Right now we’re seeing a tremendous backlash against elites. The population feels that the elites have been derelict in their duties, and are not improving society. They feel as if the social contract has been shattered.
Perhaps they are right. At face value it’s clear that the elites haven’t adequately ameliorated the issues which globalization, the refugee crisis, and terrorism have put upon the general population. The reasons for this are debatable, but nonetheless, there is a feeling that experts and elites are to be disregarded.
I vigorously disagree for many reasons, but a conversation earlier today demonstrated to me that it’s a dangerous mindset to frame those who disagree with you as elites, and everyone else as some sort of proletariat rising against them.
Firstly, many non-elites may agree with the elites. Whether it be on merit or via a deference to authority, their voces matter. To denigrate those who yield to authority (even based on reason) may seem American, but one need consider all the facts regardless of who backs them. If a vote is a vote, a vote for the status quo is also a vote. And a common person voting with elites is not necessarily an elite.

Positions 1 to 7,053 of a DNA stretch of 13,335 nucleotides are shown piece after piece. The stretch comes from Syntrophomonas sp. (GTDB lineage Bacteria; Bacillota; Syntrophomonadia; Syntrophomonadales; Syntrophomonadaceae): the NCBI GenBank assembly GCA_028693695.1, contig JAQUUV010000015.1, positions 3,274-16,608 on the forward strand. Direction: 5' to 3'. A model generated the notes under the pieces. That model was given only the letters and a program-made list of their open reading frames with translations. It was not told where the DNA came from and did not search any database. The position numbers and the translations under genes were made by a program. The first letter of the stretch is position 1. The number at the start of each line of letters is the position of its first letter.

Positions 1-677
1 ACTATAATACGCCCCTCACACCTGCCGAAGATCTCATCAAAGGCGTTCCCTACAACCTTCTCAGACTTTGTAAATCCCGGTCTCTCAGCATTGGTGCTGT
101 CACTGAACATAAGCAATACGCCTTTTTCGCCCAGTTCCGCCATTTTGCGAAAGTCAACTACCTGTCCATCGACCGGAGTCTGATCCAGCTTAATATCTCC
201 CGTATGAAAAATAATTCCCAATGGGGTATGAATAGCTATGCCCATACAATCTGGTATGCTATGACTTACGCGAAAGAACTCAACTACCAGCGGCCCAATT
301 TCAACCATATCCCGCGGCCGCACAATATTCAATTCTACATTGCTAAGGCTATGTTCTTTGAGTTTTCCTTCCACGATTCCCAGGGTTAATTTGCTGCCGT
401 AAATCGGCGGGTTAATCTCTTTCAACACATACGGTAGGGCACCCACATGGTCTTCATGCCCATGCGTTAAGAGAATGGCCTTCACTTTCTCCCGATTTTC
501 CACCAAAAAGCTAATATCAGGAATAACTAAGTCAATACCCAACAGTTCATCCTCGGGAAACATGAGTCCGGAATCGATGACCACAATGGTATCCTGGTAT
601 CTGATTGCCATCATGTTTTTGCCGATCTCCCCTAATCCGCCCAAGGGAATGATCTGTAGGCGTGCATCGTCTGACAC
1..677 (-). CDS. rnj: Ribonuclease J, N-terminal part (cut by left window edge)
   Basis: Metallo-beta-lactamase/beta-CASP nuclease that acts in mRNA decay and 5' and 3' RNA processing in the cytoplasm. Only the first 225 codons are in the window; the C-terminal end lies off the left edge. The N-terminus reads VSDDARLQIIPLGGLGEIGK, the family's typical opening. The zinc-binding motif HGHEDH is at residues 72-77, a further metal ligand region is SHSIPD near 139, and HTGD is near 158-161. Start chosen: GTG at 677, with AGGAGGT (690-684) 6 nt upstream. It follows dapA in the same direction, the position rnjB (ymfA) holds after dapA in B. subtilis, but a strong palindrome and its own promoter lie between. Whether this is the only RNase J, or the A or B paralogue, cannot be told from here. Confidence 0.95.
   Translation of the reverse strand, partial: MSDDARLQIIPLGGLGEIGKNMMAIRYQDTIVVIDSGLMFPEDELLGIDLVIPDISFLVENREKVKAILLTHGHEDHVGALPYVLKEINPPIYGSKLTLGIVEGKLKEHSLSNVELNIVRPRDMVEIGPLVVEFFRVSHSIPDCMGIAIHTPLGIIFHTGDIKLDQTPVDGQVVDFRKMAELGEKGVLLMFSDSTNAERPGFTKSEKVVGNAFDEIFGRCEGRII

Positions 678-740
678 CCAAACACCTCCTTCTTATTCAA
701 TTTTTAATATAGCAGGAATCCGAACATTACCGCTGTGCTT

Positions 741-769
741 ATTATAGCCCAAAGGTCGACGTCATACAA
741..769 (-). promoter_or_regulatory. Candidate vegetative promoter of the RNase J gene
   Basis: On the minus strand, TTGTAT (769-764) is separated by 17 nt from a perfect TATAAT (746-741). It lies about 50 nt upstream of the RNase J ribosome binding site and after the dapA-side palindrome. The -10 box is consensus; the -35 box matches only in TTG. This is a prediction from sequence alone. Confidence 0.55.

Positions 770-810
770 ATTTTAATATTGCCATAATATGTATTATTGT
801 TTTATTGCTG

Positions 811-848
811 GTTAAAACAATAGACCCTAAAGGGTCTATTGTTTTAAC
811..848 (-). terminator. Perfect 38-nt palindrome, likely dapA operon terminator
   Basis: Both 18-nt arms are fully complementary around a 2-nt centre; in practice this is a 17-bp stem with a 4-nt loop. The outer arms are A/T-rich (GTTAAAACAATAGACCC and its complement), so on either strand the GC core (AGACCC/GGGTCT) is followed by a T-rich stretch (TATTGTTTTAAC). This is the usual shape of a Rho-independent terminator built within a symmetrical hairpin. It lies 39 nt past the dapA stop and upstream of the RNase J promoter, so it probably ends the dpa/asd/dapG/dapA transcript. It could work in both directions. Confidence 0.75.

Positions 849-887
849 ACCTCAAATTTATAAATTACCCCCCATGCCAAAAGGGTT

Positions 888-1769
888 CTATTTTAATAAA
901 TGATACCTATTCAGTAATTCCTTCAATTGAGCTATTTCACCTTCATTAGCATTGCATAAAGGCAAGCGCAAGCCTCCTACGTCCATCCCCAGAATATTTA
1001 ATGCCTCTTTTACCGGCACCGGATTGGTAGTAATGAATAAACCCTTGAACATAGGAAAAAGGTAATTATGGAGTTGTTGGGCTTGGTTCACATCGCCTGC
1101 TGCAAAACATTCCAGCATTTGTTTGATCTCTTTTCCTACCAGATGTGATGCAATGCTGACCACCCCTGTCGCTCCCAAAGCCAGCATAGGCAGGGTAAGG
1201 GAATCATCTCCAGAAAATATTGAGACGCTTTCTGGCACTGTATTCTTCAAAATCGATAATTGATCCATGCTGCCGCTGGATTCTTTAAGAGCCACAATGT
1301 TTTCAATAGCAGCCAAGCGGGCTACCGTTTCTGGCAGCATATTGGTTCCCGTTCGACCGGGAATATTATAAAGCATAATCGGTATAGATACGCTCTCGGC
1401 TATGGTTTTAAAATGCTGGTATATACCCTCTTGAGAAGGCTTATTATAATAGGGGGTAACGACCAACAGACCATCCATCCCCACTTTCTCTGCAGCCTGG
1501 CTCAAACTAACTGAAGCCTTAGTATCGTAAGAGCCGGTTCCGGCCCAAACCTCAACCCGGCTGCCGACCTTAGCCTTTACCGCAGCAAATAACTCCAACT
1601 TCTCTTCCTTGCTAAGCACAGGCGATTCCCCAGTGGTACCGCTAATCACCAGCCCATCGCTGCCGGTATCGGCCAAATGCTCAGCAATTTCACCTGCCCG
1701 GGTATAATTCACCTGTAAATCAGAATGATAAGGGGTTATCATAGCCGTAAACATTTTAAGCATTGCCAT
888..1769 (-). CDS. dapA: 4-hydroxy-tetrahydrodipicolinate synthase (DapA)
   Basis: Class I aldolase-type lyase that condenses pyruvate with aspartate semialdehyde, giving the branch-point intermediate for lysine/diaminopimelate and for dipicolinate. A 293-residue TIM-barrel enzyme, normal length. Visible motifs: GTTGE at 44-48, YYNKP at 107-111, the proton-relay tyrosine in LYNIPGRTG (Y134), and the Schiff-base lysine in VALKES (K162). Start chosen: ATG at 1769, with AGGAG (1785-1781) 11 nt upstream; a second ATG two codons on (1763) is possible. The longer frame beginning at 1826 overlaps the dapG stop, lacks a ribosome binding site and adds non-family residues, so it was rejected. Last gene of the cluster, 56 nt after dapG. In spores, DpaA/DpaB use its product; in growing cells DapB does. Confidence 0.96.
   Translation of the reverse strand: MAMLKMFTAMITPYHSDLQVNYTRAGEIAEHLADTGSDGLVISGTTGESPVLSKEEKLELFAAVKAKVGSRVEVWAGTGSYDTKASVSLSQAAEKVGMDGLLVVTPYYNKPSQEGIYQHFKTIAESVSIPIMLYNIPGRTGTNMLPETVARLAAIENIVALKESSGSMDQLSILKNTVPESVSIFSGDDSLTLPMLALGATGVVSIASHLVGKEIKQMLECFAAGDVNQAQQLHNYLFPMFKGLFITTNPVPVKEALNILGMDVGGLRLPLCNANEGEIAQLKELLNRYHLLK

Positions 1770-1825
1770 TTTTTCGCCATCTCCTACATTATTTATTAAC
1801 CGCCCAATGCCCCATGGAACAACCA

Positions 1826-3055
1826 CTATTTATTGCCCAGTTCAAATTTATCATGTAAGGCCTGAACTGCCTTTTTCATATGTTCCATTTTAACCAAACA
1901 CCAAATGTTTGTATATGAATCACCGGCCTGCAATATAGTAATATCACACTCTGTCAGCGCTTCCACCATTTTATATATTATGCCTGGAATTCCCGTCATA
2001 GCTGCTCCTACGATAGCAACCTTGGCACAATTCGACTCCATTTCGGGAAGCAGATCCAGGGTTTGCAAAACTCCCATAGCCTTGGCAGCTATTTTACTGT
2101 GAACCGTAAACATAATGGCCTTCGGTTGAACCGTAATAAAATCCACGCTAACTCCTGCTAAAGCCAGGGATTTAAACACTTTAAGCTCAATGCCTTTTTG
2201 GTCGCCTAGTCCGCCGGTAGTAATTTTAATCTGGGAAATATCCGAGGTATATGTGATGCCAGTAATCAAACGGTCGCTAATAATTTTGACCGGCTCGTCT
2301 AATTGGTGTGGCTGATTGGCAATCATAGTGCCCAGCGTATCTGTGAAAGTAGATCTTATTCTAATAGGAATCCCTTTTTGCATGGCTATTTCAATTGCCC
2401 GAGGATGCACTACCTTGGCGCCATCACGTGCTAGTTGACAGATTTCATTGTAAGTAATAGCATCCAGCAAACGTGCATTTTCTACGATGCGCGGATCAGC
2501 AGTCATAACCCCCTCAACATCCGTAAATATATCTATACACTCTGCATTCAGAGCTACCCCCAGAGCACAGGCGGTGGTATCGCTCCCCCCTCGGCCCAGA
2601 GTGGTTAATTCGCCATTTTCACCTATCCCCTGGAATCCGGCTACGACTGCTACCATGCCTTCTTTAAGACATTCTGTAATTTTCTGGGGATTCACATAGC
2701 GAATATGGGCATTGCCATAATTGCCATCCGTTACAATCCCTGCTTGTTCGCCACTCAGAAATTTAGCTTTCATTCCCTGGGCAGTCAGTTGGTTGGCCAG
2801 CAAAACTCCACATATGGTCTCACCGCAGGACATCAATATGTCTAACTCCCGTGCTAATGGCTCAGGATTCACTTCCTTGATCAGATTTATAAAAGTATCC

Secondly, it is extremely dangerous to characterize those who are against you as being elites. I’ve seen Brexit pinned on Murdoch, and while Murdoch did pursue a strongly Pro-Brexit agenda, the motivation for Brexit was largely anti-establishment, and most elites were against it. It’s clear that education as well as wealth were strong negative correlates for voting for Brexit. We can’t have a reality in which elites are guilty of having whatever opinion you don’t have. THe fact that most elites vigorously argued against Brexit means to me that it’s thorougly inappropriate to pin Brexit on the active efforts of the elites.
Now, perhaps it’s fair to blame Brexit on elites, as they have done too little to resolve the complaints of the common man. But it’s ridiculous to pin the pro-Brexit sentiment as being manufactured by elites, when they generally argued against it vigorously to little effect.
So as reluctant as many may be to admit they agree with elites, when you do, think about why. When you disagree, think about why. Think about what is going on and what can be done to change it. The oversimplification into the virtuous and deceived worker and the overwhelmingly evil ‘establishment’ removes the possibility of progress from within. It’s a possibility that ought not be removed.